As of July 9, 2010, approximately 24,800 H-1B petitions have been received. Our of the advanced degree cap, approximately 10,600 petitions have been receipted.

The numbers are very, very slowly creeping upwards. Naturally, the H-1B numbers are a sign of the slow economic times, and that the unemployment rate is still high. Anyhow looking to file an H-1B petition still has time on their side. —ecf

I-94W.pngThe US Department of Homeland Security (DHS) has said that it will start phasing out use of the I-94W Arrival-Departure Card. Immigration lawyers at Fong & Aquino have been practicing law a very long time, and the I-94 is a venerable old immigration law fixture. It appears that DHS has decided to attune to the times, automating the gathering and review of biographic information about persons entering on the Visa Waiver program.

The Visa Waiver program allows nationals of certain countries to enter the USA without a visa, provided the entry is for touristic or non-employment business reasons. In the past, Visa Waiver entrants had to fill out the green I-94W card and present that card to a border guard at the Port of Entry (POE). Over a period of time, DHS will phase out the use of the I-94W, and a Visa Waiver entrant will simply show a passport at the POE, be photographed and fingerprinted, and then the passport will be franked (stamped). This new arrangement is similar to the pre-arrival gathering of information used by Australia’s “electronic visa” system. –jcf

butterfly cocoon.jpgOn the occasion of Pride Month, the US Department of State has announced a change in policy regarding the way that sex and gender reassignment are noted on US passports. The immigration Fong & Aquino, long-time advocates for gay and lesbian immigrants, receive questions regularly about how gender is reflected on official documents.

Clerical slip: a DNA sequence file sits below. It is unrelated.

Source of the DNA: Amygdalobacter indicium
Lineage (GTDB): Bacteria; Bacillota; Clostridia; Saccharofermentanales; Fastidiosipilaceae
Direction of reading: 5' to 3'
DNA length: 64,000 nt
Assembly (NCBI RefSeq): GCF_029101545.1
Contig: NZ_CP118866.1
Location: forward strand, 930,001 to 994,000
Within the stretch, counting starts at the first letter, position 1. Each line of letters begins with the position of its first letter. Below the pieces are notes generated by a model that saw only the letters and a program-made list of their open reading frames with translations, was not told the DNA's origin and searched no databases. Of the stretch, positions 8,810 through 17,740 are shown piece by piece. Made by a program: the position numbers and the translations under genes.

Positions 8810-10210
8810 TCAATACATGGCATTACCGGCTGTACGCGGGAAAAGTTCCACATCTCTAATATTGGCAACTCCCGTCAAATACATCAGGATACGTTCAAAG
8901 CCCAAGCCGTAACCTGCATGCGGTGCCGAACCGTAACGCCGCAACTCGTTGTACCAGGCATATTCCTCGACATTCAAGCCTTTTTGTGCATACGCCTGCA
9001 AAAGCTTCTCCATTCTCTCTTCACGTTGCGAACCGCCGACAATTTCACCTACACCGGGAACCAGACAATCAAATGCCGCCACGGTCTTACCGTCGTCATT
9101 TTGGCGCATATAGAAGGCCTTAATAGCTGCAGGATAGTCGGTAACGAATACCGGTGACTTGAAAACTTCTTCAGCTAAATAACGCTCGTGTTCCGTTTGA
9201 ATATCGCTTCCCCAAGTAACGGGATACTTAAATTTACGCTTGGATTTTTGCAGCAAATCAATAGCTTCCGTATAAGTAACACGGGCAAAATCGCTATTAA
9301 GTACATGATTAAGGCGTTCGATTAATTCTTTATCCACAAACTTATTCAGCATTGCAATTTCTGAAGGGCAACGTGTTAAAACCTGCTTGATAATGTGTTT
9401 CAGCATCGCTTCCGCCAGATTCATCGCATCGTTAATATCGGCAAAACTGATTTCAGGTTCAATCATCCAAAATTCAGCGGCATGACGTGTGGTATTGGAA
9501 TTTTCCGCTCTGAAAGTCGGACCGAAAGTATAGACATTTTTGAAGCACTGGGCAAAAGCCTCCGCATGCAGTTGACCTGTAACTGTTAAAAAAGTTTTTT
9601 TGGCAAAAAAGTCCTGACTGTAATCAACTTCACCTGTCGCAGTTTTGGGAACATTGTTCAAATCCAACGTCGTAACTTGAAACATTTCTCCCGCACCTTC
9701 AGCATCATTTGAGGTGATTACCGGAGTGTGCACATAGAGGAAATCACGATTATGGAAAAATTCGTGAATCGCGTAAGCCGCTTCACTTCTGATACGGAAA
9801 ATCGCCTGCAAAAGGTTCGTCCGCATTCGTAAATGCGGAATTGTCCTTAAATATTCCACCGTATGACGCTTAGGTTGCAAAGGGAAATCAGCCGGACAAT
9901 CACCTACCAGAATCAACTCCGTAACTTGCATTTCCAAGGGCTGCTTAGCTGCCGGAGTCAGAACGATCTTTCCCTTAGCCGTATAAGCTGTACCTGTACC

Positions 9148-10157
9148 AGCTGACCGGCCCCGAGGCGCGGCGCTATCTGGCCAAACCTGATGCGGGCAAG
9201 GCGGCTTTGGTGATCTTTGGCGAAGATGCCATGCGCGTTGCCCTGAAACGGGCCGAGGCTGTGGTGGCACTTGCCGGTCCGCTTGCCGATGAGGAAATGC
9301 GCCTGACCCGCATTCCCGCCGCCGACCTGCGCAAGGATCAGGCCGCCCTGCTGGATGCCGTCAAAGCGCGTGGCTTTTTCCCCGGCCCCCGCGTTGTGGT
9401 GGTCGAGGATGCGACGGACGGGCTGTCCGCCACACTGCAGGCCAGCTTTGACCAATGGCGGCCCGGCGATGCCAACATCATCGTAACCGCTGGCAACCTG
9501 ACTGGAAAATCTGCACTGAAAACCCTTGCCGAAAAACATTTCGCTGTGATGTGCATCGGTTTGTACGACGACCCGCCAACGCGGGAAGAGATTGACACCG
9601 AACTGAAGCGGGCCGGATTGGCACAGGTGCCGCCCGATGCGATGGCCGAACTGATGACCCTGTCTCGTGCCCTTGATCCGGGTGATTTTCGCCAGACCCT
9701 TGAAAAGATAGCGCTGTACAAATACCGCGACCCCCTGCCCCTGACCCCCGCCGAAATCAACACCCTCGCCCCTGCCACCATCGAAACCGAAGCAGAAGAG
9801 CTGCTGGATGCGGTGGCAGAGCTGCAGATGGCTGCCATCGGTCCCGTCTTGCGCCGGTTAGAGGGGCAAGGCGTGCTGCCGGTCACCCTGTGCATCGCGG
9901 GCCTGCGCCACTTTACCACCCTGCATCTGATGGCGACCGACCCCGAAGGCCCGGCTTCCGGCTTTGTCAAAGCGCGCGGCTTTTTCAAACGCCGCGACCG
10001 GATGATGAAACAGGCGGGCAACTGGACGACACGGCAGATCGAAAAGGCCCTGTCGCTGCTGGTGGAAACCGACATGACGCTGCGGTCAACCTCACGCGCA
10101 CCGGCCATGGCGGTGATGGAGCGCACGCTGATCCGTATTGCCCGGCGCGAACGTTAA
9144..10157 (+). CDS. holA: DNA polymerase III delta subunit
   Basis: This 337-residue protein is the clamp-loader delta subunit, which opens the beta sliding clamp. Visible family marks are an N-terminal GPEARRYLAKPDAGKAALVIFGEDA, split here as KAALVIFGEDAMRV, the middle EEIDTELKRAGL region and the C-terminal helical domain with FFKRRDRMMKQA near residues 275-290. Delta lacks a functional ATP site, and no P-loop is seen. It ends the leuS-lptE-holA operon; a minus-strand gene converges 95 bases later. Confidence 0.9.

Effective today, a US citizen applying for a US passport may present a letter from a physician that the applicant has had “appropriate clinical treatment for gender transition,” and the new passport will be issued reflecting that new gender. A short-term passport can also be issued be those who are still transitioning.

If you have any questions about obtaining a US passport, please contact us. –jcf

USCIS updated the H-1B quota numbers again last week. Approximately 19,600 applications have been been received for the regular cap and approximately 8,200 have been received for the “master’s degree” or “advanced degree” cap.

The increase of 700 applications overall, in the past week shows that it’s still anyone’s game at this point. If you are a recent graduate and are hoping to find that job before your OPT expires, keep looking and keep in touch with Fong & Aquino. I have counseled many F-1 students here currently on OPT and they are awaiting job offers and we are ready to begin H-1B applications just as soon as the right job offer comes along…

It is anticipated that the H-1B season will last for months to come. Even if you are running out of OPT time and considering returning home, you should think about consulting with Fong & Aquino before you leave so that if and when a job offer can be made, you can be sure that you have counsel who knows you and your qualifications and is ready to work with your US employer. It’s not at all uncommon that attorneys at Fong & Aquino represent clients who are outside of the US at the time of their application. If you are leaving the country to avoid unlawful presence, but to keep all your options open for returning with work status, you want an advocate on your side before you leave the country. —ecf

As promised, here is yet another update on the H-1B quota. On May 14, 2010, USCIS confirmed that approximately 19,000 H-1B applications have been received, and that approximately 8,100 applications were received for the advanced degree quota.

If you were reading this blog on May 11, 2010, you would have seen that I reported USCIS’ most recent count as of that date: 18,000 regular applications and 7,600 applications toward the advanced degree quota.